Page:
1. We simply cannot assume that the Bible teaches some kind of immaterial part of “you” called the soul or spirit or whatever as some ontologically distinct aspect of human nature that would overrule the body if the two were at odds. I’m not saying such an argument can’t be made. I’m only saying that an argument (not an assumption) needs to be made. Simply affirming a “female soul, male body” narrative without justification is either lazy or uninformed.

 

2. If you were able to present a convincing case that one’s soul/spirit is an ontologically distinct aspect of human nature, then you’d still have to show that the soul/spirit is sexed or gendered. Now, since “sex” is, by definition, a bodily category, we can’t legitimately talk about a “sexed soul” as an immaterial part of you that’s distinct from the body. We’d have to talk about a “gendered soul,” not a “sexed soul.” But—we’d then have to establish what we mean by “gender.” As we’ve seen in my first few posts, there’s not a lot of consensus on what people even mean by “gender,” and many ideas about gender are entangled with cultural stereotypes. Again, I’m not saying that a case can’t be made. I’m only saying that it’s going to take a bit of work to argue for a “female soul, male body” without relying upon 20th century, patriarchal theories about what constitutes femaleness and maleness.

 

3. We’d then have to show that the “male soul, female body” view makes more sense than the alternatives. One of which would say that humanity is an integrated whole where there is no hierarchy between the material and immaterial. All non-intersex humans are either male or female, which are determined by their bodies. Such non-intersex persons might experience incongruence between their immaterial aspects (heart, soul, spirit, mind, will, etc.) and their embodied selves, which are either male or female. But if there’s incongruence between the immaterial (mind, soul, etc.) and material (body), this doesn’t circumvent one’s objectively verifiable status as either male or female.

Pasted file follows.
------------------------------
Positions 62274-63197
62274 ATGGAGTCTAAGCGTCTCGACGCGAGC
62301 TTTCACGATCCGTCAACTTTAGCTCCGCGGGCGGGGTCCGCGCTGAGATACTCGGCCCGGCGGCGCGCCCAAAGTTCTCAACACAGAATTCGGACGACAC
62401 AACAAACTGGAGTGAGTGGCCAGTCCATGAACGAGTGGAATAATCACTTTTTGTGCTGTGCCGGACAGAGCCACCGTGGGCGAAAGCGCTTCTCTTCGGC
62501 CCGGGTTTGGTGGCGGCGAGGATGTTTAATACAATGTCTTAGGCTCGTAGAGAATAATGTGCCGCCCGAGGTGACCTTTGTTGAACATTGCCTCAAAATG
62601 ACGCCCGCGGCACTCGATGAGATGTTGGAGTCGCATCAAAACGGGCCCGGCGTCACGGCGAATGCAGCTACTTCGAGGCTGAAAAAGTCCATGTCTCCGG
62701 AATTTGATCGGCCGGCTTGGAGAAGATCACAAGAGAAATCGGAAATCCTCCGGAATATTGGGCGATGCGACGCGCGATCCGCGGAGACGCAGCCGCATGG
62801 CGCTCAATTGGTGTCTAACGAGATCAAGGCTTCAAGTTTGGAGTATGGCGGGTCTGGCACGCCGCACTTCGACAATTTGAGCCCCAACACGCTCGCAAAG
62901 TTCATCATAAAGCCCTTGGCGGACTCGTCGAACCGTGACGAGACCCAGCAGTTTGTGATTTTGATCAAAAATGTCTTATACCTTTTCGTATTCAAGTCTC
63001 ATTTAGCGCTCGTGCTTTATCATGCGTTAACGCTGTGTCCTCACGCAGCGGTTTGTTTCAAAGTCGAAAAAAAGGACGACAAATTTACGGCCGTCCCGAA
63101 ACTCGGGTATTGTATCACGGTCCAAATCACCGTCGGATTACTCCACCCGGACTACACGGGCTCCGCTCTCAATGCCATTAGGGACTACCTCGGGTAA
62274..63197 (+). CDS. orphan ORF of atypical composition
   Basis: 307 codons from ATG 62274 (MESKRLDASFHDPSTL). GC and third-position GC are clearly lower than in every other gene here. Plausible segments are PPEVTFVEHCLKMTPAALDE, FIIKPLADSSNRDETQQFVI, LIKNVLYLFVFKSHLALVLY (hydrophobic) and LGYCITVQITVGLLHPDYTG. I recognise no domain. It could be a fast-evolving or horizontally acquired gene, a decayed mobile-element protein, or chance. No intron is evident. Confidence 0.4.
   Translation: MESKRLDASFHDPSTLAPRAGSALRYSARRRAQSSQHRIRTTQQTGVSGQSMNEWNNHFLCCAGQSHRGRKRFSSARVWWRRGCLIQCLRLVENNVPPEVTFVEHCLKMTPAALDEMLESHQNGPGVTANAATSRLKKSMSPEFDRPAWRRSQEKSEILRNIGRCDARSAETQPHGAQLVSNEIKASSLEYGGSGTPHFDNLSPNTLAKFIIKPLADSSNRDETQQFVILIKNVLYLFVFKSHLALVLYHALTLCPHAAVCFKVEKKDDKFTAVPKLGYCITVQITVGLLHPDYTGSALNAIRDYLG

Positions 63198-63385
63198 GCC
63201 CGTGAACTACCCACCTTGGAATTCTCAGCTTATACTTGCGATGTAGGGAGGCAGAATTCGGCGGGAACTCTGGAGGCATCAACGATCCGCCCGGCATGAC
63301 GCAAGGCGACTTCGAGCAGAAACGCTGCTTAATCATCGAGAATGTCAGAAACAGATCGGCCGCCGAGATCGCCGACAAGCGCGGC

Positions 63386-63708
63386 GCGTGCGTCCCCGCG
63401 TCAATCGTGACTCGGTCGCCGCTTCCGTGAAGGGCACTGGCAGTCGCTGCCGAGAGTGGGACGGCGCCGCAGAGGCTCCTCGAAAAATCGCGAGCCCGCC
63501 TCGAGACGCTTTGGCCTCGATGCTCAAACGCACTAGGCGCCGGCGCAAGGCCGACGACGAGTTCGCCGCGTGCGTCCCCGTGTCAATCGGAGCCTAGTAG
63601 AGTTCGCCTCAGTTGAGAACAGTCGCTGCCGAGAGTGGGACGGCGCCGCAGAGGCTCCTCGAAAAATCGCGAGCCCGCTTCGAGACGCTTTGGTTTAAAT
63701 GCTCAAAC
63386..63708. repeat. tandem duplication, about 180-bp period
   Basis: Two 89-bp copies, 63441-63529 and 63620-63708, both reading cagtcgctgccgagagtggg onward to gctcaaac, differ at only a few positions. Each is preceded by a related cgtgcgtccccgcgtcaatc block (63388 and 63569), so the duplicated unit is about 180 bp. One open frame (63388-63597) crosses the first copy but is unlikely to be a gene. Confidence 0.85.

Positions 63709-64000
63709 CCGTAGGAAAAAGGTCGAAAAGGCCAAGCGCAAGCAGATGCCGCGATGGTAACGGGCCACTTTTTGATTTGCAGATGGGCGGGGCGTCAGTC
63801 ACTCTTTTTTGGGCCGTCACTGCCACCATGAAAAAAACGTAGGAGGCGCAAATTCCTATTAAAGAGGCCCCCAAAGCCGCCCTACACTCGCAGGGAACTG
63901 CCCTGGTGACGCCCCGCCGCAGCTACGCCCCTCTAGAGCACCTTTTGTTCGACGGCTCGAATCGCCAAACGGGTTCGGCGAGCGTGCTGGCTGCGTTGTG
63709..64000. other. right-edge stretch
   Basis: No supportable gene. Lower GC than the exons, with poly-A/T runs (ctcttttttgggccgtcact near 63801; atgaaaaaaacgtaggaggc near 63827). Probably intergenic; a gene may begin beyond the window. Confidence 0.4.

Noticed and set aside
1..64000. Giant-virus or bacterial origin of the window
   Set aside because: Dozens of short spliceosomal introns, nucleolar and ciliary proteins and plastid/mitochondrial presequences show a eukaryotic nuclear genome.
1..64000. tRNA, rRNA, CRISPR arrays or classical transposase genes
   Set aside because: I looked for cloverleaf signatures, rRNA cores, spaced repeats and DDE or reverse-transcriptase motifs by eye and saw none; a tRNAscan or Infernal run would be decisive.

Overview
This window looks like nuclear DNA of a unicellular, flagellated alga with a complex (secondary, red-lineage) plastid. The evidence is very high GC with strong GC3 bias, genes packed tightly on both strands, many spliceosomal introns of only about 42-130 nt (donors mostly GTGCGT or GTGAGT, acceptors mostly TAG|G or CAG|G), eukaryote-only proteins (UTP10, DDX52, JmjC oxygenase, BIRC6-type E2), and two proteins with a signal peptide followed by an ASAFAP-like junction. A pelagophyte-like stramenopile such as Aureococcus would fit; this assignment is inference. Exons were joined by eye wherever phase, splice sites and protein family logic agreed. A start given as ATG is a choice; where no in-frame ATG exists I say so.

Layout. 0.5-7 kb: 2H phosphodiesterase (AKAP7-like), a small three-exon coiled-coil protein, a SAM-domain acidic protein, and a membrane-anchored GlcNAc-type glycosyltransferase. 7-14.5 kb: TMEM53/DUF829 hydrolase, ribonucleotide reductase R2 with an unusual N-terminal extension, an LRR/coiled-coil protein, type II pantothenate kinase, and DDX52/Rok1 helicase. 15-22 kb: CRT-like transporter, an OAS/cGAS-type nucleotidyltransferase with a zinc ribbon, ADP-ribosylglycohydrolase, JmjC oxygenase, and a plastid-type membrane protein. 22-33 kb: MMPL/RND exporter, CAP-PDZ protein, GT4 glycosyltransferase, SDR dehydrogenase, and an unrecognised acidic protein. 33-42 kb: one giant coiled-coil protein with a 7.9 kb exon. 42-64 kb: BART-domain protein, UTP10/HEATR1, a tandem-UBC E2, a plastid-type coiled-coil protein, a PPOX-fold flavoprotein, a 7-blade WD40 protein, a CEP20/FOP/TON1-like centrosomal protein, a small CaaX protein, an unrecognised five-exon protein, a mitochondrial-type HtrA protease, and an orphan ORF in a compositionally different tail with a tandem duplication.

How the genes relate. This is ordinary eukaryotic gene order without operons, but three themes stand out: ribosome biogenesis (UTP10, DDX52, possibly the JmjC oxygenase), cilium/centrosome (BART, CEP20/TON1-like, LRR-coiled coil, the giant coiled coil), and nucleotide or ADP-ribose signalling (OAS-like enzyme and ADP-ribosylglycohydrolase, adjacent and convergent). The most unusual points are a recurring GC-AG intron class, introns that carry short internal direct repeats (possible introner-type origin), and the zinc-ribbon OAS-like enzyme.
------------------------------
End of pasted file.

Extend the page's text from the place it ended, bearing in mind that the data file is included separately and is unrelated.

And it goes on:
I want to unpack this view in much more detail in a later post. But first, I feel the need to (finally) discuss the beautiful, image-of-God bearing, and often misunderstood portion of the population known as intersex persons.

  




[i] Cortez, Theological Anthropology, 5.

[ii] This view became prominent in biblical scholarship in the mid-20th century through the work of Rudolph Bultmann, who famously said: “Man does not have a body; he is body.” Many other scholars have argued for some kind of non-reductive physicalism since Bultmann including J. A. T. Robinson, F. F. Bruce, Brevard Childs, K. G. Kümmel, Anthony Hoekema, Joel Green, and many others. Joel Green boldly observes: “a constellation of issues and concerns has coalesced in biblical studies over the last century with the result that theories of body-soul dualism are today difficult to ground in the Bible” (Body, Soul, and Human Life, 22). One of these issues Green refers to is the development of neuroscience in recent years.